about 20 thousand m3. As a result, circulation stopped for four days.
- In 1982, a collapse of 900 m3 occurred, stopping circulation for a week.
- In 1991, a collapse of about 700 m3 closed off the entrance to a tunnel at the 140 mark.
Among other natural phenomena, mudflows and floods had a negative influence on the Circum-Baikal traffic safety. The greatest
activity in this respect occurred on the river Slyudyanka, which runs into Baikal near station 1. On July 29, 1934 a mudflow
on this river had catastrophic consequences, carrying off in its wake several apartment houses and covering the station with
a thick layer of silt and sand. In 1960 the mudflow on Slyudyanka again washed away train tracks and destroyed a series of
dams. Powerful downpours in 1971 caused the strongest floods, which led to the destruction of several bridges and tunnel
entrances, as well as a the foundations of a track on the Circum-Baikal (the interruption of traffic lasted almost a week).
Another unusual natural phenomenon occurs on the south side of Baikal: the deposition of ice sometimes causes a several-meter
heap of ice blocks on the coast, covering the railways with ice.
In 16 years alone, from 1932 to 1947, 721 collapses occurred, of which 502 were without consequences for the railway, 201
closed off a single stage and disturbed the top structure of the railway, and 18 caused train-wrecks and the destruction of
the embankment. According to the data of the Eastern Siberian Engineering Service, between 1930 for 1984 about 1200 collapses
and mud-flows were recorded. Besides this, about 500 cases of falling of separate stones caused damage to the railway and a
rolling-stock. Engineers described trips on the Circum-Baikal as exciting but dangerous.
In the present day the Circum-Baikal Railway is the name of an 89-km-long branch covering the route Slyudyanka-2-Kultuk-Maritui-Baikal.
Four stations are currently in operation: Kultuk, Maritui, Ulanovo, and Baikal, with one section of double track at 137 km. The
Circum-Baikal contains thirty-eight tunnels for a total length of 9063 m (the longest of them, a tunnel through cape Polovinnyj,
is 777.5 m long). There are also 15 stone galleries with a total length of 295 m and 3 ferro-concrete galleries with apertures,
248 bridges and viaducts, and 268 retaining walls. The Circum-Baikal has no equal in Russia as to the richness of engineering
constructions. The tunnels and stone galleries of the Circum-Baikal are unique in that they were constructed atypically and have
not been reconstructed since, conserving the initial plan of architects and engineers of the beginning of the century.
The kilometers on the modern Circum-Baikal are traditionally measured from the Irkutsk sorting station, which until 1934 was the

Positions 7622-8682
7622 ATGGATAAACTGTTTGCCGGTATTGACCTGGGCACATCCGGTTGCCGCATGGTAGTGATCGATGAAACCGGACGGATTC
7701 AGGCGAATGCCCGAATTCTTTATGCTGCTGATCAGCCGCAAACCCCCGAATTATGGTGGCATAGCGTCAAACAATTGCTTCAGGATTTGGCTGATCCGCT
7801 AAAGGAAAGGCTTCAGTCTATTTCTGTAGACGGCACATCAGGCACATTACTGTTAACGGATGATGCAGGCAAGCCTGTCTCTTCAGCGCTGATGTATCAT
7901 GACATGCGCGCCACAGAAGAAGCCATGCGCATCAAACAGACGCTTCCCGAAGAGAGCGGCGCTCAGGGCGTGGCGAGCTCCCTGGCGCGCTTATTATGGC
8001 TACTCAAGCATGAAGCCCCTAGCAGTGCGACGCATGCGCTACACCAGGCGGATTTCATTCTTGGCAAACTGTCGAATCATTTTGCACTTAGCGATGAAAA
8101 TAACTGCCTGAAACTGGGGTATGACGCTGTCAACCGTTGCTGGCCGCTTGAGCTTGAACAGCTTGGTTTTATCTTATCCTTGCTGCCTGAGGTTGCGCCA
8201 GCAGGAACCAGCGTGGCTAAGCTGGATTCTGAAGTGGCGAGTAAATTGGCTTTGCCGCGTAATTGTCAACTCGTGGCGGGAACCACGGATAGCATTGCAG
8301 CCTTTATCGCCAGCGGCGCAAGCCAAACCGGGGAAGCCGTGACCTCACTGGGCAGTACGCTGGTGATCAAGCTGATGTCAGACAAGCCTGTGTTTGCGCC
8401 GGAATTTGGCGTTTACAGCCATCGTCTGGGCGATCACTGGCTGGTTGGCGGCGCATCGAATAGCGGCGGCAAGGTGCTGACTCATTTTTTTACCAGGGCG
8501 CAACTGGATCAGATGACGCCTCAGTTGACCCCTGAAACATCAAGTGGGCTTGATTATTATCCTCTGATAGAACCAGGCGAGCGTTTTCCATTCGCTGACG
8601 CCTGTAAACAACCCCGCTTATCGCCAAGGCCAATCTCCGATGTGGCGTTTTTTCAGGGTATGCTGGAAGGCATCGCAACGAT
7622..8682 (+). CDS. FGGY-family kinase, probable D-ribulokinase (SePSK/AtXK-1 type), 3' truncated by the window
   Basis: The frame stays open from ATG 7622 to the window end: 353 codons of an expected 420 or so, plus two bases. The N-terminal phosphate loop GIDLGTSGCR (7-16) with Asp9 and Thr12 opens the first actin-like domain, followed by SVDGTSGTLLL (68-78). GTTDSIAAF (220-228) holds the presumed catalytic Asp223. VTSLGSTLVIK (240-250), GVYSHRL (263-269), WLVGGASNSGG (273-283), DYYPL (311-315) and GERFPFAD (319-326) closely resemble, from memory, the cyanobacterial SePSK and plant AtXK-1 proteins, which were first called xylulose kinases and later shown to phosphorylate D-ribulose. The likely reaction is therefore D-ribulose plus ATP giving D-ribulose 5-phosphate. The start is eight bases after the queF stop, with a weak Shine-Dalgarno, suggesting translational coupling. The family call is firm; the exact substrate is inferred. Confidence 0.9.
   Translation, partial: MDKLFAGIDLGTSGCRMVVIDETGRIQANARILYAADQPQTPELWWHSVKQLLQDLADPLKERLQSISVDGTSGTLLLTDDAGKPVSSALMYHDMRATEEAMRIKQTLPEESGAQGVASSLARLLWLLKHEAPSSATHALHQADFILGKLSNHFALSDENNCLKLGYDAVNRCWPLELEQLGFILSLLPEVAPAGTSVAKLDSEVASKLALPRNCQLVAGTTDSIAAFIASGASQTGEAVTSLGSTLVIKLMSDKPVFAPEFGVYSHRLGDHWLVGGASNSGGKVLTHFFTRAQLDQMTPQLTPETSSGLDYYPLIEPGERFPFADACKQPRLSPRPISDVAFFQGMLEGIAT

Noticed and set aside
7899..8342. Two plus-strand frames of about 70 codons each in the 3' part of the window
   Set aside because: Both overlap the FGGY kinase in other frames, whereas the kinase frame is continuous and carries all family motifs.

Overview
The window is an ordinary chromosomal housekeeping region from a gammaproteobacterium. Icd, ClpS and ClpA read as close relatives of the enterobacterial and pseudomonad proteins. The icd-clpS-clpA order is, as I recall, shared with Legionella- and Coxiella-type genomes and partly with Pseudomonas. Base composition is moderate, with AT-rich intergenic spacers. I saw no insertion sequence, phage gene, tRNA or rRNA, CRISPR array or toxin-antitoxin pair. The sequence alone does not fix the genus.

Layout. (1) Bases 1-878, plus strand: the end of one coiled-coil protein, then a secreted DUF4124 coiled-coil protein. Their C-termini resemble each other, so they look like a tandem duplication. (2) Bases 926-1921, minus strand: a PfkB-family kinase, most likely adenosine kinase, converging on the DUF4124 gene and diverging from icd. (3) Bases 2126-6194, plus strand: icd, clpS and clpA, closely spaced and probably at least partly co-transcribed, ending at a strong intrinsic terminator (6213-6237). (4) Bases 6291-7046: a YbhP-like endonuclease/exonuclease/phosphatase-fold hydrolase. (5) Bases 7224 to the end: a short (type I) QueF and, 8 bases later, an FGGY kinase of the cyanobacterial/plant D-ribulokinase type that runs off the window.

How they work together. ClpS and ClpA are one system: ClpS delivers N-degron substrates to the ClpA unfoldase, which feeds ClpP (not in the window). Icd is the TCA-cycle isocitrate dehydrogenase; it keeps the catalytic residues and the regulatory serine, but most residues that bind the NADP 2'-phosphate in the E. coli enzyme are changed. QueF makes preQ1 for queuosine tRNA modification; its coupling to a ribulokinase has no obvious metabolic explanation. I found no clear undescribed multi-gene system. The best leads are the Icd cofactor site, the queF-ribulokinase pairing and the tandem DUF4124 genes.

administrative border between the Tomsk railway and the railway after Baikal. The Baikal station is thus located 72 km from this
point of readout, and the Slyudyanka-2 station, at 161 km.
In the 1980s and 1990s, measures were begun to reconstruct and strengthen the railway. Currently, normally one train a day
(a diesel locomotive and two cars) runs on the railway. The duration of the trip from Slyudyanka to Port Baikal station is 6
hours. The inhabitants of the roadside settlements call the train a 'Peredacha', or "transfer", reflecting the value of this transport
for the supply of necessary articles such as bread, salt, matches, vodka, and tobacco. Another name given to the train is 'motanya'
(so called because the train rushes or 'Motaetsya' between stations).
With the decision of the Irkutsk regional council on December 21, 1982, the section of the Circum-Baikal from Baikal station to
Kultuk station was declared an architectural and scenic reserve (it is now part of the Baikal National Park) and put under the
state protection. Beginning in the early 1980s the tourist potential of the Circum-Baikal Railway has started to come into its
own (the stations, however, were used to a limited degree since the railroad's inception as areas for dachas and recreation).
A series of tourist areas are in operation ("Taiga" at 134 km, "Sensation" at 102 km, "Coniferous" at 98 km, "Retro" and the
"Silver Key" at 80 km.
Along with actual railway sights, tourists on the Circum-Baikal route are attracted by the numerous nature sanctuaries, including
the rocky formations such as "Belaya viemka". In the settlements along the Circum-Baikal, especially in Maritui, a number of early
twentieth-century in the modernist style are preserved.
Sources used: BaikalWebWorld, Wikipedia
Travel to Circumbaikal Railway